Coronavirus: why in the future we should treat covid-19 like norovirus and not like the flu

Since COVID-19 symptoms – fever, cough, aches – are similar to flu symptoms, it’s tempting to compare the two.

In fact, the new UK Health Secretary, Sajid Javid, recently said: “We will have to learn to accept the existence of COVID-19 and find ways to deal with it, just as we already do with the flu.”

But have we chosen the wrong disease to compare to COVID-19?

Outside of a pandemic, we accept that seasonal flu is an infection that anyone can get.

We only vaccinate those who are particularly prone to complications and treat people with serious side effects, such as pneumonia. Otherwise, people are left to mind their own business.

Global deaths from flu-related illnesses typically number around 400,000 a year.


While we need to find some way to live with COVID-19, the numbers suggest that we are still a long way from being able to treat it the same way.

There have been more than 180 million cases worldwide since the beginning of 2020, and at least 4 million people have died because of the disease.

Sick man

Measures to control COVID drastically reduced flu cases. (Photo: Getty Images)

In addition to this, we are still not sure of the actual effect of the COVID-19 prolongto, But long-lasting symptoms are common, and one in 10 people still have the disease 12 weeks after infection.

Currently, the health effect of COVID-19 in the population is much greater than that of the flu.

We also know that COVID-19 is more contagious. We can be sure of this because during the last 18 months the measures to control the disease have reduced flu cases to almost none, but they have obviously not been as effective in stopping the spread of the coronavirus.

Cases were close to zero in the southern hemisphere during its winter in mid-2020 and again in Europe and North America between November 2020 and March 2021. Even in countries with high rates of COVID-19, such as South Africa and the United Kingdom , in winter there were hardly any cases of flu.

All of this suggests that using methods typically used to fight the flu will have quite a different effect on COVID-19. Treating it like the flu will result in many more cases and deaths, and much more persistent illness than is seen in a typical flu season.

Other comparison

Of course, SARS-CoV-2, the virus that causes COVID-19, shares some characteristics with influenza viruses, which makes it tempting to compare them.

Woman expelling virus through coughing.Woman expelling virus through coughing.COVID-19 is a much more contagious disease than the flu. (Photo: Getty Images)

About 20% of people do not have any symptoms when infected with SARS-CoV-2, and many people infected with the flu virus also do not get sick.

Both viruses are prone to many mutations. And with both diseases, older people and people with weakened immune systems are at higher risk of serious illness than healthy young adults, and infections spread rapidly in nursing homes, hospital wards, and schools. .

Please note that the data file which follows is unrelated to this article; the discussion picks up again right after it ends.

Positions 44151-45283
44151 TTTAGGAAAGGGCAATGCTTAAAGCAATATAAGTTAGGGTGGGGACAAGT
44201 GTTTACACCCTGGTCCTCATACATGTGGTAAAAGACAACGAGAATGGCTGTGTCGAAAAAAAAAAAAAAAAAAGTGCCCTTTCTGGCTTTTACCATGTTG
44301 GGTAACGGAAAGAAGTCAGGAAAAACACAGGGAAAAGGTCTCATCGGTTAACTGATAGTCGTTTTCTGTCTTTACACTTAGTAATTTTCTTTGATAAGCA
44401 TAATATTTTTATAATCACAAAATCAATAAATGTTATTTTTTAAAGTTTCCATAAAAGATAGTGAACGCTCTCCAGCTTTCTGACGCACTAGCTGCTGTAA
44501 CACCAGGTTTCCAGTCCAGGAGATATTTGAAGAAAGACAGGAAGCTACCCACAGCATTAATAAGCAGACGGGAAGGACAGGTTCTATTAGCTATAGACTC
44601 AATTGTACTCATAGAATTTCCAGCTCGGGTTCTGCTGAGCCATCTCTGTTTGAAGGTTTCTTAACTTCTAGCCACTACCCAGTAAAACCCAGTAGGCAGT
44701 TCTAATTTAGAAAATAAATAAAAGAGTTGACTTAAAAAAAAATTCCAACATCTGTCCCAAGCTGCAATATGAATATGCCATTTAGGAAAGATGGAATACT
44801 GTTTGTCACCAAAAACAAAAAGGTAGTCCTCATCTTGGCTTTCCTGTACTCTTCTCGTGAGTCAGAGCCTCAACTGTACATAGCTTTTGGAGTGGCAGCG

But many of these traits are also shared by another germ: the norovirus. Also may be asymptomatic in some people and mutates quickly: Different strains of norovirus have been found circulating in the same hospital during a season.

In fact, as it spreads, norovirus sometimes changes so much that standard tests cannot recognize the versions that have evolved.

Most people with symptomatic norovirus infections have diarrhea, but some also experience vomiting violent (which are ejected as if it were a projectile).

This creates a virus filled spray that spreads through any room and leaves it on surfaces, waiting for others to pick it up, as with respiratory viruses.

COVID-19 also causes diarrhea in some patients. The flu is not the only viral illness COVID-19 can be compared to.

Compare to plan

Similarly, there are many differences between SARS-CoV-2 and norovirus, so why try to make a comparison?

Vomiting womanVomiting womanNorovirus causes violent vomiting. (Photo: Getty Images)

Well, as vaccines and other measures control the virus, more and more parts of the world will join others where lockdowns have been lifted, social distancing rules have been relaxed, and it is safe to leave the house without wearing one. face mask.

But we must still expect COVID-19 outbreaks in the coming years and we must have plans to deal with them as they arise.

Knowing what we know about these viruses, these plans should consider controlling SARS-CoV-2 more as we would control norovirus than flu.

With norovirus, we keep infected people away from others. We ask parents whose children have symptoms that do not take them to the school. And in hospitals and nursing homes, norovirus patients are cared for separately from others, staff use EPP to protect themselves and surfaces are cleaned in deep.

The management of covid-19 in the future should be interventionist in this sense. It should be more like living with norovirus than the flu.

Maintain habits

In the meantime, we have developed some good hygiene habits during the pandemic, such as wash our hands a little more often and ventilate better buildings.

Woman washing her handsWoman washing her handsThe pandemic has helped us develop good habits, like washing our hands more often. (Photo: Getty Images)

Those who can use a mtoscarilla they should consider continuing to wear it indoors and on public transportation.

These simple measures should help stop the spread of many viral diseases, be it influenza, norovirus or COVID-19, before more important interventions are needed.

* This article was originally published on The Conversation. Click here to read the original version.

* Sarah Pitt is Professor of Microbiology and Biomedical Science Practice at the Institute of Biomedical Sciences, Brigthon University, UK.

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